Friday, October 30, 2009

How Hopscotch Helps Vision

One of the games I remember playing at recess was hopscotch. My school had a cement playground between the brick building and a twelve or fifteen foot high fence along the back yards of the neighboring houses. There was also a sand lot that did not belong to the school but which we were allowed to use during recess but no girls were welcome on that part of the playground in the early 1960s because the rough wild boys were always playing soccer or softball. And, of course, we were wearing dresses so that wasn't an option for us even if the boys would have tolerated our presence. Since boys have cooties, we didn't mind being excluded because who wants to get cooties. The girls tended to dominate the black-top part of the school yard. We also often played hopscotch - especially if someone remembered to ask the teacher for a piece of chalk from the black board to draw the board. It is too bad that recess is being marginalized because even a simple game of hopscotch relies on and improves the learning-related vision skills that make academic progress easier.

Even drawing the hopscotch board takes a combination of visual skills. First, using the visual perceptual skill of visual memory, the chalk artist checks the mental image of the board. Then, using visual spatial relations, another visual perceptual skill, and visual motor planning, the chalk artist arranges the lines - oops- don't forget to apply good visual motor integration so that the lines meet at good perpendicular corners and the numbers in the boxes are legible.

Applying visual attention and good saccadic eye movements, the kids scan the yard until they locate a rock that won't roll too much, is colored so that it contrasts with the pavement enough to find after tossing it, and is small and light weight enough to pitch.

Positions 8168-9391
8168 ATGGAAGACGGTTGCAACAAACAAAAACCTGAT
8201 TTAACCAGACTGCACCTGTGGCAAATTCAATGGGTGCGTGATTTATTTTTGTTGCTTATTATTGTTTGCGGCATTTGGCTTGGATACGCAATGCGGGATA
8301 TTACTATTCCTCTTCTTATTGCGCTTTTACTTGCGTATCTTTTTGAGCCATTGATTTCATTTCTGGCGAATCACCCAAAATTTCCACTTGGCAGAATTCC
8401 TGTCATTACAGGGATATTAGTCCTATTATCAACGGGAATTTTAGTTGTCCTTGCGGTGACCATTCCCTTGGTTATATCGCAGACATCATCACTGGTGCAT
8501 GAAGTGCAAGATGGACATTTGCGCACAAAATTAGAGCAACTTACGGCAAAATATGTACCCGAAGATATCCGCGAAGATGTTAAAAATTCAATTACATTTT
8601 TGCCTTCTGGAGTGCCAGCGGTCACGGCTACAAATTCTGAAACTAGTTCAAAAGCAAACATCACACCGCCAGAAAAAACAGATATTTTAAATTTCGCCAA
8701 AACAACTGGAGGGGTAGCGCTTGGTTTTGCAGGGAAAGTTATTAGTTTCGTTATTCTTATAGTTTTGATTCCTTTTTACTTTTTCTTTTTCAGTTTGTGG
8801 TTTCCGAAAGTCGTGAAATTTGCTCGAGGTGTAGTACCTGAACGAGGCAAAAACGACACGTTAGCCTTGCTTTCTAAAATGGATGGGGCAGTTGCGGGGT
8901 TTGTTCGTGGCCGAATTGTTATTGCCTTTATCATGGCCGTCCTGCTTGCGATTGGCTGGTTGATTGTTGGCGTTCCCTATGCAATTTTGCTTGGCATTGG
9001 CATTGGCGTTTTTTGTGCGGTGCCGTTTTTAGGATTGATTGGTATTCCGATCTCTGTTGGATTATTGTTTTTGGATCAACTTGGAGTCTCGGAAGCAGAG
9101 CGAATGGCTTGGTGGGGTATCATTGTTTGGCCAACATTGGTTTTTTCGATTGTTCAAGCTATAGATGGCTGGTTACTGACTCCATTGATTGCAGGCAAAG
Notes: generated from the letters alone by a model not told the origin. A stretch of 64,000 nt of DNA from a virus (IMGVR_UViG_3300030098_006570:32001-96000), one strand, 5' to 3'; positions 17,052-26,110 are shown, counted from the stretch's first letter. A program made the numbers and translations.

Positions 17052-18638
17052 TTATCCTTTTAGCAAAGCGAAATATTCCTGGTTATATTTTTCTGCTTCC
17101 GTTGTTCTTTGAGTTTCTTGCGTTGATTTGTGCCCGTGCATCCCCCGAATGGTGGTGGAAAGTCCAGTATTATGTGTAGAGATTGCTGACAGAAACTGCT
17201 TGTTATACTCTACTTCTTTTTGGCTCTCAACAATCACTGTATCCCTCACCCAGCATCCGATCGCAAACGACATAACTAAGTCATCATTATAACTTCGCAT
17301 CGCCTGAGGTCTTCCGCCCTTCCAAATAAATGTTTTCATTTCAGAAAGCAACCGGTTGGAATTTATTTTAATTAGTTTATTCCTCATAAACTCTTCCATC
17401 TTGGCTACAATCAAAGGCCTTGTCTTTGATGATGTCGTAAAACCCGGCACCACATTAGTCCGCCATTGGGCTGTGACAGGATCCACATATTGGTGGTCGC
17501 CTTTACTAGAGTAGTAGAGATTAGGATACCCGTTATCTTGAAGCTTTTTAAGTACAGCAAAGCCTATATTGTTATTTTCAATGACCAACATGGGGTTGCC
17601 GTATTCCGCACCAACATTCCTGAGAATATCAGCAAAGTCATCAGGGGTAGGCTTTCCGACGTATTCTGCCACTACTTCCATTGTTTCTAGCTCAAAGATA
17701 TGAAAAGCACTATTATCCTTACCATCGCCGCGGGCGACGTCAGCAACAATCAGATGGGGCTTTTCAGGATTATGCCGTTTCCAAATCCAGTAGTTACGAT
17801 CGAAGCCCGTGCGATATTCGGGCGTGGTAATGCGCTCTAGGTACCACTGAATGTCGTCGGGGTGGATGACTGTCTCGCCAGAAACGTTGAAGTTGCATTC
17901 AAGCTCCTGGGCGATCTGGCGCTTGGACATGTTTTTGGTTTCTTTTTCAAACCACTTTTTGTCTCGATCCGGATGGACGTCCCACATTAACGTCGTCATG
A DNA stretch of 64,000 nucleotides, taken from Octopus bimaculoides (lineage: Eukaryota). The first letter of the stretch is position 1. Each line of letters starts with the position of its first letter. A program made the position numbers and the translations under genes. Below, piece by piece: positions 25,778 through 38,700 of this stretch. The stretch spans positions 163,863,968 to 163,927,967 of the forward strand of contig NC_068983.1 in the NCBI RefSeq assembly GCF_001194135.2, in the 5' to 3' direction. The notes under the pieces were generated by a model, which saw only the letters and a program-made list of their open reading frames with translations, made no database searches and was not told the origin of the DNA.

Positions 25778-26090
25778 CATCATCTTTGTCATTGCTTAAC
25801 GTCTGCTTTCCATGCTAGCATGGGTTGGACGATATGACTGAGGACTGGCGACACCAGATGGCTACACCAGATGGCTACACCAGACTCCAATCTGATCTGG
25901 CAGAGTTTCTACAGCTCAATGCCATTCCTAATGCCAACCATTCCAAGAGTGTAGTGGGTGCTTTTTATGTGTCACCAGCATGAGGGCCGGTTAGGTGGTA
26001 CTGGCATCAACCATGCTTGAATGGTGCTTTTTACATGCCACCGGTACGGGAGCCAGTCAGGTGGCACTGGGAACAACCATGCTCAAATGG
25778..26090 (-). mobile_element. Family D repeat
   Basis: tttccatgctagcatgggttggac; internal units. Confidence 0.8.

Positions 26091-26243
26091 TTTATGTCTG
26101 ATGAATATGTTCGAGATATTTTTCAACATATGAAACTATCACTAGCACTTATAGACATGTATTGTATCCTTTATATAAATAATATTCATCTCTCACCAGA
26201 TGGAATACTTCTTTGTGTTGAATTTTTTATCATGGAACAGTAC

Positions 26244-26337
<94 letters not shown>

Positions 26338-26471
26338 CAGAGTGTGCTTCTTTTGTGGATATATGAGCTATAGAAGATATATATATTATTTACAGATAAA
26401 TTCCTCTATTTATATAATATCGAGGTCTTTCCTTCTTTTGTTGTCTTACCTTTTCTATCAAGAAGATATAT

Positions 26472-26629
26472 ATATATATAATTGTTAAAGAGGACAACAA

Again, it takes good eye movements, visual attention, and the ability to team both eyes on a location in the distance as well as great visual motor integration to make an accurate throw so that the rock lands in the next box.

Next, the vestibular system has to coordinate with the visual system with good bilateral integration skills to hop through the board without stepping on any lines.

Finally, visual memory has to remain at work between turns so that the players can keep track of their next goal.

So, if anyone tries to take away your recess - try challenging them to a game of Hopscotch. And, please, post a comment to share what was your favorite recess activity when you were in grade school.

1 comment:

Mom said...

And I thought hopscotch was pretty simple: draw the lines, toss the rock, hop! Some of us were just better "drawers" than others!
We girls had to play volleyball every day because there were so many of us. Yes, the boys had a huge blacktop field to run around, while the gentler sex was lined up in teams , rotating in on courts with tall nets. We all moved actively at least.